There’s already a number of blog posts detailing the content of the exam (this is a good one), so I won’t go into this in any great detail. The 4 topics tested with a (very!) brief summary are:
- Manage program flow – understanding if/else, switch, while, do while, try/catch/finally, etc. statements and the syntax required, use cases and so on, threads, tasks, async/await;
- Create and use types – understanding value/reference types, interfaces, abstract classes, boxing/unboxing, garbage collection, common .net interfaces (IDisposable, IEnumerable, ICollection, etc.);
- Debug applications and implement security – understanding compiler directives, built in and custom (debug, etc.), symmetric/asymmetric encryption/decryption, hashing, certificates/stores, strong named assemblies, Global Assembly Cache;
- Implement data access – Entity Framework modelling, code/database first, connection strings, System.Data namespace classes (SqlConnection, SqlDataReader, etc.);
Exam Ref 70-483: Programming in C#
To prepare for the exam I used a number of sources, notably the Exam Ref 70-483: Programming in C# book. I wouldn’t recommend this book if you’ve had no prior exposure to C#, this isn’t a negative against the book as that’s not the intention of it. Contrary to some of the reviews I read, I like the fact that it adhered very closely with the syllabus even as far as the order in which the topics are covered, e.g. page 1 – multithreading is probably not the most accessible topic if you’ve had no previous exposure. Would definitely recommend this book as it does cover what you need to know for the exam.
I’m fortunate enough to work for a company with access to Skillsoft training videos and sample exam questions, so I worked through the content available to me on there. For the most part the content was the same as that available in the book. The most useful element for me was the sample exam questions, which was beneficial as it gave me the indication that I was ready to book in for the real thing once I was passing on there, in addition to the fact that this was my first exam of this type, gave me an idea of what to expect.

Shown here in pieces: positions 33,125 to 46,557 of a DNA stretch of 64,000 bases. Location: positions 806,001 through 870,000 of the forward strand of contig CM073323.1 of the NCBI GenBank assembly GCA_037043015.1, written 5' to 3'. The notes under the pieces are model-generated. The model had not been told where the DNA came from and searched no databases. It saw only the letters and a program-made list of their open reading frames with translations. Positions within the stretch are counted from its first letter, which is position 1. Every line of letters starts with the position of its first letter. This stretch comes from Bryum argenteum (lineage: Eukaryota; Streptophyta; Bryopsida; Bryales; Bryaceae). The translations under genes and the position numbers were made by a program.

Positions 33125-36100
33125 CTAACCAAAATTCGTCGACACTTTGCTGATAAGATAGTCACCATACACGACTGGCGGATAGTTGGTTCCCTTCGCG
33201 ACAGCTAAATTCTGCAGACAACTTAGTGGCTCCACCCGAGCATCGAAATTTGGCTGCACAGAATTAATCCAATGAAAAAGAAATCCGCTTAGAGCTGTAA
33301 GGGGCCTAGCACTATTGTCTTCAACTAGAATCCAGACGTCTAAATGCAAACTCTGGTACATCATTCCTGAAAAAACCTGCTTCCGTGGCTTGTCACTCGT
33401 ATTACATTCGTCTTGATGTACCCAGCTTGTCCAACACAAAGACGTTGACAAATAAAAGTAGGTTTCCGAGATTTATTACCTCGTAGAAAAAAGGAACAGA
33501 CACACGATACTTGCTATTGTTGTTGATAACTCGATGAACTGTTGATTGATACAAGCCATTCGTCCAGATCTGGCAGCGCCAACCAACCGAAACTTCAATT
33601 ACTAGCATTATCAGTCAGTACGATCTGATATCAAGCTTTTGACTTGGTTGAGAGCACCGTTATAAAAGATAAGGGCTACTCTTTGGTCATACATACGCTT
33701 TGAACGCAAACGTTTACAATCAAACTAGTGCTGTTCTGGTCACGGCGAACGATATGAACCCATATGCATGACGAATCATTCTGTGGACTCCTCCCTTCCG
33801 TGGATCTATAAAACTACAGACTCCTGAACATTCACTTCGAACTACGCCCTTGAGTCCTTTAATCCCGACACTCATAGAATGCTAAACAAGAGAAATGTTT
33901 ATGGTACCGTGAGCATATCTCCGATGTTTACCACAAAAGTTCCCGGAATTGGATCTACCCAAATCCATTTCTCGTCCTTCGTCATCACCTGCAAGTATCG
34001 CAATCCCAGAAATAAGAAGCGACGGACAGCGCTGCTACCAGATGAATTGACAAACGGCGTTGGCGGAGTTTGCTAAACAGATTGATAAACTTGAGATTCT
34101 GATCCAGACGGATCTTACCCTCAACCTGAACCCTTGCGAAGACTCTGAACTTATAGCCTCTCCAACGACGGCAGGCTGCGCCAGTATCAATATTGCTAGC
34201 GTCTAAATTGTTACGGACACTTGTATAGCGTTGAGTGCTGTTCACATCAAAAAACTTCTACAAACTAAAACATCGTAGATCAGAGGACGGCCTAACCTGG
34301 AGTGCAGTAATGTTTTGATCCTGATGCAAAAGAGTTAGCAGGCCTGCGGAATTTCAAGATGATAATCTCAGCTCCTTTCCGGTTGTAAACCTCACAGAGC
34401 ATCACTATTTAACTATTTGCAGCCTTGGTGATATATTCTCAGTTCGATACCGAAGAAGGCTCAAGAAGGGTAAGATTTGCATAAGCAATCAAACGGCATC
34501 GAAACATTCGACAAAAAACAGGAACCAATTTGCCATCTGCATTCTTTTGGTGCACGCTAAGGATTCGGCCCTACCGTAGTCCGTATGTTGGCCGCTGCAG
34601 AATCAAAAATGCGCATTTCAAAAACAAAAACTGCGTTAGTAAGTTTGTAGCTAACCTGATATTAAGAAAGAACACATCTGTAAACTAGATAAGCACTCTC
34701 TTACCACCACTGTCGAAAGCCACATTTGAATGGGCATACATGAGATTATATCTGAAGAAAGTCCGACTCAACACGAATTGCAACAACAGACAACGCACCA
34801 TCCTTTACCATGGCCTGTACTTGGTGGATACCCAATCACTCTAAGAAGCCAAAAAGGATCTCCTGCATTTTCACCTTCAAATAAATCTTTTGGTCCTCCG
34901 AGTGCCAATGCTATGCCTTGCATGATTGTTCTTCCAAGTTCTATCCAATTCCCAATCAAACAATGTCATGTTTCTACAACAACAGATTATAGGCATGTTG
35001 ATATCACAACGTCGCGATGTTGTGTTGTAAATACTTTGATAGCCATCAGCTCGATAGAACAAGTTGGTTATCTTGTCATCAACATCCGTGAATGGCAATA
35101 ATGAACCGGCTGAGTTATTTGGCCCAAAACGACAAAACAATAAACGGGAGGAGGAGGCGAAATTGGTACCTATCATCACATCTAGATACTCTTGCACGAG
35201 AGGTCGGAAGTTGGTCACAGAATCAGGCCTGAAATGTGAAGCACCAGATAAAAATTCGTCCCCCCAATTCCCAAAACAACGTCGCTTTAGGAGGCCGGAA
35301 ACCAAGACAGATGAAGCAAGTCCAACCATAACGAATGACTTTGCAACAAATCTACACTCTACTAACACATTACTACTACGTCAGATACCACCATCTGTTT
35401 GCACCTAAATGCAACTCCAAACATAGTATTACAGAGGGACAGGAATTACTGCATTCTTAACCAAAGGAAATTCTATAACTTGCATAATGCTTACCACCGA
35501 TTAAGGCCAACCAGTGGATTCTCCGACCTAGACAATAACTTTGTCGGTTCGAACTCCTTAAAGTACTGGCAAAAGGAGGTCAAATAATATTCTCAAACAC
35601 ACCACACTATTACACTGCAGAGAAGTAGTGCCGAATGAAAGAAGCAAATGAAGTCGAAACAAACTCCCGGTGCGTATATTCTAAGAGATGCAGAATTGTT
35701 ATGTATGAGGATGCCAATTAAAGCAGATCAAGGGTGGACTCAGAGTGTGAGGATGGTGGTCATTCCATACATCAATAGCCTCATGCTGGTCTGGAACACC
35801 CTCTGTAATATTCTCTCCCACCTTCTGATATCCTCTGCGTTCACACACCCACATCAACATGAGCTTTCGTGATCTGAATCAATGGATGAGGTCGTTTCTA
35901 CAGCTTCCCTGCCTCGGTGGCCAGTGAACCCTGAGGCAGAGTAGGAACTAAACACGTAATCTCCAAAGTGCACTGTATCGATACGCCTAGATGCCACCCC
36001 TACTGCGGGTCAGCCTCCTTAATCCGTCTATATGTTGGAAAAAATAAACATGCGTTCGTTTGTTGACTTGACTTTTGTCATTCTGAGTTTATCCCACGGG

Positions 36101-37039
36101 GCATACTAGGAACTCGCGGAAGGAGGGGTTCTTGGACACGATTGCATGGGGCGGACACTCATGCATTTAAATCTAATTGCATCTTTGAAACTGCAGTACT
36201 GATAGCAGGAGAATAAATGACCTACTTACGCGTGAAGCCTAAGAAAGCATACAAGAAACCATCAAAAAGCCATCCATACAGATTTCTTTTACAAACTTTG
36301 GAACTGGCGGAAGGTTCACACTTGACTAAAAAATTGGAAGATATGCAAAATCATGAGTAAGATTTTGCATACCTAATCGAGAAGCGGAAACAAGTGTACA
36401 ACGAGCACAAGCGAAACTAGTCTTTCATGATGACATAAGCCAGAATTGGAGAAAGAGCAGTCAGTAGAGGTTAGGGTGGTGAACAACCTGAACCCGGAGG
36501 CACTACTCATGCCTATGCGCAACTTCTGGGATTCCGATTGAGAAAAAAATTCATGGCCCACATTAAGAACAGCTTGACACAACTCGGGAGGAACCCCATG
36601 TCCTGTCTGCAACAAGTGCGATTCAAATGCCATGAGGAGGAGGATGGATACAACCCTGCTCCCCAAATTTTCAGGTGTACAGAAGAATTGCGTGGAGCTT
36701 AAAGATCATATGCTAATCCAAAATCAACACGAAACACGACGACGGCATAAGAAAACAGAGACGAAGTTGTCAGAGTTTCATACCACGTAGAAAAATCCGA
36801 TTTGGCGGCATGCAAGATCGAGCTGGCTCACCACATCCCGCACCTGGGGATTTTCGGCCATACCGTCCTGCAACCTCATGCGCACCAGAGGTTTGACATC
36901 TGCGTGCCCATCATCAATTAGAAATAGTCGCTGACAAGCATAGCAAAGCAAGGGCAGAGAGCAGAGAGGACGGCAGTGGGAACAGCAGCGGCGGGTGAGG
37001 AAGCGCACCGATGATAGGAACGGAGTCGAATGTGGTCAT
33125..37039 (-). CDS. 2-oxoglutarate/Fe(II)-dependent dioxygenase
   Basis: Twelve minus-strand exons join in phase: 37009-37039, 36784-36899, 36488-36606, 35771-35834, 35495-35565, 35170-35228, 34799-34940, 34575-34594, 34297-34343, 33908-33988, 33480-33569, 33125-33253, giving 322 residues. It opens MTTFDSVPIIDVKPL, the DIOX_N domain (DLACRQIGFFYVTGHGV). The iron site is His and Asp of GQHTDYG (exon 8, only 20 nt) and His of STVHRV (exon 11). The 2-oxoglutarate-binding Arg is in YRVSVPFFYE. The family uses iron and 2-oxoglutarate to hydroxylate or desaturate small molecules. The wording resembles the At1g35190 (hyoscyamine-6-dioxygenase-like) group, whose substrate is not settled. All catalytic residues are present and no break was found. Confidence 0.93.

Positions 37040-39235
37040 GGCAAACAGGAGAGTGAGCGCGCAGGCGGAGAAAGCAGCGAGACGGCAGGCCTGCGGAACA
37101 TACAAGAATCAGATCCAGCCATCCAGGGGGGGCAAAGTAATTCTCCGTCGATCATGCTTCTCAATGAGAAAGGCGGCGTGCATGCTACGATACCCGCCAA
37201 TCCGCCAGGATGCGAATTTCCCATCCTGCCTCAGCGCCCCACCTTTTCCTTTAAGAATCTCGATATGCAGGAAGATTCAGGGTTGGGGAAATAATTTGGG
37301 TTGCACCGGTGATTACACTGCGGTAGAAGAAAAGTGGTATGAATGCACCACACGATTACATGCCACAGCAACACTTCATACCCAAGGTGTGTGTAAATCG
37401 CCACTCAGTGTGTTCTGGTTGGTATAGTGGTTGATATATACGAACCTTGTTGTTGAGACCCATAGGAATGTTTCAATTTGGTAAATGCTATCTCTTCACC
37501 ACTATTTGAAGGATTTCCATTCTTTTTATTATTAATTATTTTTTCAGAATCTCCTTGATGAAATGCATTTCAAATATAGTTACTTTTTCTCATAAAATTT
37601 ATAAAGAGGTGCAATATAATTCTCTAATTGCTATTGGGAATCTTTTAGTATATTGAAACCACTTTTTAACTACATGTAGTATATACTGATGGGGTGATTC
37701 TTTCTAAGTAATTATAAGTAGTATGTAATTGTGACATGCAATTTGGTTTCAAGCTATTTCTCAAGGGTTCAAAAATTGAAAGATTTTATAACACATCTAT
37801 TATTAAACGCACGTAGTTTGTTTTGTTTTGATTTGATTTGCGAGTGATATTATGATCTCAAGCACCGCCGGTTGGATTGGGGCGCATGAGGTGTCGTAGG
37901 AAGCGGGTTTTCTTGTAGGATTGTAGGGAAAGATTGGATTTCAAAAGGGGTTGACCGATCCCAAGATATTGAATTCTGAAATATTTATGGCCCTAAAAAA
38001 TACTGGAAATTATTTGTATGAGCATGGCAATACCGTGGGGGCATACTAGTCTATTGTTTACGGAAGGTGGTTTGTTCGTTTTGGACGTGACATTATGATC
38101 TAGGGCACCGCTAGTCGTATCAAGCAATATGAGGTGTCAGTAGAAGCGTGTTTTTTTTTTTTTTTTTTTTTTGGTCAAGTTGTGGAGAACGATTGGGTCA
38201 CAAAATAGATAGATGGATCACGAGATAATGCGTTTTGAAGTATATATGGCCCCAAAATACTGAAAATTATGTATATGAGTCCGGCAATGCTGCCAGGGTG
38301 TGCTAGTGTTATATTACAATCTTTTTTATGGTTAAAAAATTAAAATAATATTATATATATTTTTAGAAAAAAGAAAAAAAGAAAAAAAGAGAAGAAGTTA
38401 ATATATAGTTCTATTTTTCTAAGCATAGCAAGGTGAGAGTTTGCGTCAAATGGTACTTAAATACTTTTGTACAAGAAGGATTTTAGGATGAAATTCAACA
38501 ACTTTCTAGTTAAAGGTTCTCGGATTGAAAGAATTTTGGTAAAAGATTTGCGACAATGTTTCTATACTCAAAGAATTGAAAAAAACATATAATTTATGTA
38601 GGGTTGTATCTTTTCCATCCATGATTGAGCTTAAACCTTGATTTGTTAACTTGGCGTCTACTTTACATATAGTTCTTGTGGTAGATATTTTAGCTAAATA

Sample Test Questions
There’s a selection of sample test questions freely available on the Wrox site. I ran through these in the few days prior to the exam, I’m not convinced the answers were all 100% accurate with a few leaving me a bit puzzled, but again it got me thinking about the sort of questions that may come up, even though the format isn’t the same it’s still a useful resource.
Finally, the cheat sheet, also available from the Wrox site proved to be a very handy resource (don’t worry, it’s not actually cheating). I would recommend running through the content of these the few days prior to the exam. If you’re comfortable with everything on there, then you are probably good to go.
Day of the exam
I got to the area of the exam intentionally early to avoid any stress with traffic and parking etc., as when you’re taking an exam you don’t need this! I went to a coffee shop and skimmed the cheat sheets one last time making sure that it was all clear in my head just prior to heading in.
A full overview of the possible question types is available here on the Microsoft site, with videos on what they entail, it’s probably worth giving these a once over. Not all of the question types came up in my exam, but this may have been luck of the draw.
You have 2 hours to take the exam, with a variable number of questions, from reading around, this it appears to be between 40 and 80 questions, I had 55 on my test. You find this out prior to the exam timer starting so work out how long approximately you have for each question and try not to spend too long on a question, you can always flag it for review and come back to it. Ideally, give yourself 20 minutes or so at the end to go back to any questions that you marked for review, or that you didn’t fill in on the first pass.
The exam was generally code-heavy, which can mean that there’s potentially a lot of reading, and comprehension that you may not actually need to do. The way I approached this was to scan the code through, then read the question, then go back through the code in detail now that you have an understanding of what it’s asking for.
Tackle questions negative first, e.g. not all of the possible answers would necessarily compile in the context in which they’re being used, you can discount these answers immediately leaving you with a smaller set of possible correct answers to take a closer look at. Keep it simple, think about compilation or even just syntax, then think about what makes sense, then think about what would actually work for that scenario.
Mark any questions you aren’t 100% sure of for review and come back to them, I did this iteratively over a number of runs through, leaving the few I was really uncertain of until the end making sure I got the ones that I was sure of in the bag.
This is how I approached the exam, different people work best under different conditions, so don’t take this as necessarily being the best way, just what worked for me.
Finally, good luck! I did find it challenging but with the right preparation it’s definitely do-able. This was my first certification exam so I didn’t know what to expect and maybe did a little more work than I needed to, though as mentioned earlier I’m hoping to attain an MCSD so I’m hoping it won’t be my last!